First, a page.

On Politics, Policy and the Law

<< No 9 (242), 6 March 2017 >>

♦  Andrey Yurov —  changing the situation for the better  ♦

Many political activists come to the School of Human Rights. During seminars, they realize that the defence of human rights is not about politics. Someone once said to me at a seminar: “All of a sudden I realized that it’s possible to be a human-rights activist and be engaged in human rights and to keep politics separate.” In this person’s mind, until then, the two had always fallen into the same category.

One of my main tasks as a trainer is to draw a clear boundary between the concepts of “politics” and “policy”. It’s one and the same word in Russian – “politika” – but two different words in English. By “policy” I mean the social policy that we are actually engaged in. I always try to emphasize that we’re not part of a struggle for power, that isn’t our realm. That is another type of activism.

Changing the situation for the better, however, under any government, is precisely what we’re about. We monitor courts, prisons, police activities, and the environment – in short, anything that answers to basic societal needs. We establish different relationships with government officials: our task is not to overthrow them; we are trying to forge a partnership with them and together change the world for the better. This is, of course, a rather unusual approach. People are predominately used to rallies and demonstrations: “Down with so-and-so!” and “We demand this-and-that!” But establishing long-term partnerships is incredibly complicated, which is why we try to explain to young activists that being an active citizen is, first and foremost, about responsibility and day-to-day work. Figuratively speaking, an active citizen is a “trainer of those in power.”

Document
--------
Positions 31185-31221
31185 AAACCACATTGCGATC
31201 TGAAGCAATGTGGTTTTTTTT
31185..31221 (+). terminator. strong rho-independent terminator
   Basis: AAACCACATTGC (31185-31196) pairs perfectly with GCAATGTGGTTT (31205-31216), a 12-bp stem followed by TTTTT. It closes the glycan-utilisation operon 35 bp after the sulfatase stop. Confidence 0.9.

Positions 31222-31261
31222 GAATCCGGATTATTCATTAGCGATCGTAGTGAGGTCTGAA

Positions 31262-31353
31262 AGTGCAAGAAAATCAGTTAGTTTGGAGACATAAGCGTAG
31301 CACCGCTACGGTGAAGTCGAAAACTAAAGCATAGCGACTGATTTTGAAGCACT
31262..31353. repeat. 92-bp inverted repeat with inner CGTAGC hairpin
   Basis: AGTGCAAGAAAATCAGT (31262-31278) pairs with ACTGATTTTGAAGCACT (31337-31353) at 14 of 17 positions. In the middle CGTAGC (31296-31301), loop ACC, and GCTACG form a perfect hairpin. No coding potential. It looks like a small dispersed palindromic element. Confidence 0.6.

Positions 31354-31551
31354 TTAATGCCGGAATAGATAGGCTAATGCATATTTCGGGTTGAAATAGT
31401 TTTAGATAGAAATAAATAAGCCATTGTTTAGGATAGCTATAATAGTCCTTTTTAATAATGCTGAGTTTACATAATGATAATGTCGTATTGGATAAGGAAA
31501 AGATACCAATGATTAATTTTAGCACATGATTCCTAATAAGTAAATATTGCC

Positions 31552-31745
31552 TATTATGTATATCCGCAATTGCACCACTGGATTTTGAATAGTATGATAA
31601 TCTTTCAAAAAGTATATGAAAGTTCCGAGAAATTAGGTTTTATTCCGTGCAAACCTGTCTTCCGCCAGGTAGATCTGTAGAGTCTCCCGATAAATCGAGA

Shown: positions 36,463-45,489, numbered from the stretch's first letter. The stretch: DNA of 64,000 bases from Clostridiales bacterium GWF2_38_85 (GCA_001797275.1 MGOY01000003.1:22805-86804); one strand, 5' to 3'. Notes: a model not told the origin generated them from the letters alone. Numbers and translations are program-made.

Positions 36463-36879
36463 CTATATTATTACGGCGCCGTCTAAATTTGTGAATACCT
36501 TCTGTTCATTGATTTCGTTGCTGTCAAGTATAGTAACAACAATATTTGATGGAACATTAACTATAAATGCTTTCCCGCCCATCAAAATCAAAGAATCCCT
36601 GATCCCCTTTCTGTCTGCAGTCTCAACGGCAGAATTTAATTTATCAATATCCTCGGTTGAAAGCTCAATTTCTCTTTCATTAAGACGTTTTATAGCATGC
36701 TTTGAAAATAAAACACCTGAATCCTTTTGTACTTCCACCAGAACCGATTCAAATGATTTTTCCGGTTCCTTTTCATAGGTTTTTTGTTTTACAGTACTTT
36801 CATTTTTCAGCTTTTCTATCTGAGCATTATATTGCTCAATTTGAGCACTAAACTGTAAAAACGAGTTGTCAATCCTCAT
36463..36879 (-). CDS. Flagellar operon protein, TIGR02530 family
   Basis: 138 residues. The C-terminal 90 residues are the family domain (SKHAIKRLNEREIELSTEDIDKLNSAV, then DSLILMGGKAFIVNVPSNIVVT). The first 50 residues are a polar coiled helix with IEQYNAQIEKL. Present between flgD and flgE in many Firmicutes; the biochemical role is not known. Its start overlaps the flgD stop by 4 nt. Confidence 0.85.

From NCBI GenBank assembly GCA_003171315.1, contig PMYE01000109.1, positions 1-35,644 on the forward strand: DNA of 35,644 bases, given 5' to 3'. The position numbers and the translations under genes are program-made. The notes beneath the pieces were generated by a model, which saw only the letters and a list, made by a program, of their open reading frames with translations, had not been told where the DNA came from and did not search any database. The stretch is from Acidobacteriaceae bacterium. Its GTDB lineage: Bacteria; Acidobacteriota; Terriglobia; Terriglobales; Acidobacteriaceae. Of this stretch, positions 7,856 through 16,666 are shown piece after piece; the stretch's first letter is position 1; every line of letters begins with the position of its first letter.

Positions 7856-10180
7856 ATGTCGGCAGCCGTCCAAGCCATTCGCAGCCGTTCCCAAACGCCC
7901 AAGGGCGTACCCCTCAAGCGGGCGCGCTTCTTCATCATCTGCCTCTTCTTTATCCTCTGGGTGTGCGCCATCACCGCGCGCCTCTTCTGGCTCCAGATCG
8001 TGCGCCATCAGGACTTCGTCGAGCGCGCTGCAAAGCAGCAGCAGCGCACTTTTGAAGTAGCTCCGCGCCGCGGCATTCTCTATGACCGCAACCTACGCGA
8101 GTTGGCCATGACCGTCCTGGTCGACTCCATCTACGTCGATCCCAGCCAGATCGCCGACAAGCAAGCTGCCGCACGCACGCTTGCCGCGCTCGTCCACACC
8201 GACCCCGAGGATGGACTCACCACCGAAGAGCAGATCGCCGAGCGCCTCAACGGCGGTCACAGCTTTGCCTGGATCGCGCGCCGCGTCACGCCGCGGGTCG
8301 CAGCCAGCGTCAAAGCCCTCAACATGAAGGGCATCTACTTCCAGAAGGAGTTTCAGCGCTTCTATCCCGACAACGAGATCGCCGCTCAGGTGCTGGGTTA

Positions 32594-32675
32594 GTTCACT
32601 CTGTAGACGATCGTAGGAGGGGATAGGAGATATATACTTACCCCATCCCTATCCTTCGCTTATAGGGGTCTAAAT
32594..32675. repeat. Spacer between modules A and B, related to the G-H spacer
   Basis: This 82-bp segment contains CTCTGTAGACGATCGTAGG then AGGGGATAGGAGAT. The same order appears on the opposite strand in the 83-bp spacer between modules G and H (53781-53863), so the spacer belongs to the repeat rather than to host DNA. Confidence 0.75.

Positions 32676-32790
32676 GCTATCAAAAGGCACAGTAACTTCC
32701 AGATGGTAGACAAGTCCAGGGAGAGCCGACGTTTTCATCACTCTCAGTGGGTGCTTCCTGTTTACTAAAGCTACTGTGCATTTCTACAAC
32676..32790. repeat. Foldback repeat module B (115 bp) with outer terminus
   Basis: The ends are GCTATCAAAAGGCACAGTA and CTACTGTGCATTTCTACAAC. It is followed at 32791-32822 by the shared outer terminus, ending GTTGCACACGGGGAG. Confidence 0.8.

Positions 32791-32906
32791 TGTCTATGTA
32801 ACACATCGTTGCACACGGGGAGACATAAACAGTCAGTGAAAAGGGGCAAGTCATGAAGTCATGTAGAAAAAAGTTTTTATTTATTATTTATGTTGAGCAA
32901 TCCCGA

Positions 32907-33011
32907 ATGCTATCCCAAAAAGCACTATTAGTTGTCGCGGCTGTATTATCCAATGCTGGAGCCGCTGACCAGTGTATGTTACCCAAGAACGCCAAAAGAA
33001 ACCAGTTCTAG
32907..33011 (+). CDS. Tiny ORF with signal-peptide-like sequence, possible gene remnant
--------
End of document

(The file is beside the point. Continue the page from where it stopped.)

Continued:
The police won’t change by themselves, overnight. This will happen only when we work with them every day. It’s a task not only for professionals, but also for all citizens.

Over the years, the term “social magic” has caught on in our community. It means that the police have come to be a bit more competent and act more kindly to citizens in daily practice; that is, they approach a person, politely greet them, and explain why they have approached them, without using phrases like, “Hey, you, come over here.” This is how reality is changed. It’s unusual and complicated, and it forces many people to think deeply about what they are doing.

No quick solutions

Someone said to me at a seminar: “It’s easier to go to a rally three times, so that after this everything changed.” Of course! Everything will change quickly and your conscience will be clear. In these situations, it’s very difficult to explain that the police have changed because people have been working with them for twenty years have gradually changed them. We have, as they say, a deep Slavic soul: we want everything to be done instantly and in the ideal way. However, there is a lot of intellectual and educational work to be done if we are to train constructive and engaged citizens who are ready to work for a long time to achieve the desired changes.

All proverbs to the effect that laws are only made for the poor or the simple-minded in fact are nothing more than an attempt to say that there are laws, but they exist for idiots, and real life is different. This is the separation that exists in many people’s minds between real life and the law, the idea that the law does not help us in our daily life, but rather is something that disrupts our lives. This legal nihilism is a difficult thing. It means it will take years to change people’s attitudes and change institutions. I understand that it’s difficult to trust the justice system while it’s in this state. However, it is important to understand that the system is the way it is precisely because of our attitude towards it. It’s a vicious circle. […]

The author is a human rights activist, a training specialist at the International School of Human Rights and Civic Action, an expert of the Moscow Helsinki Group, and a member of the Presidential Human Rights Council

Moscow Helsinki Group
Excerpt from hragents.org, 21 February 2017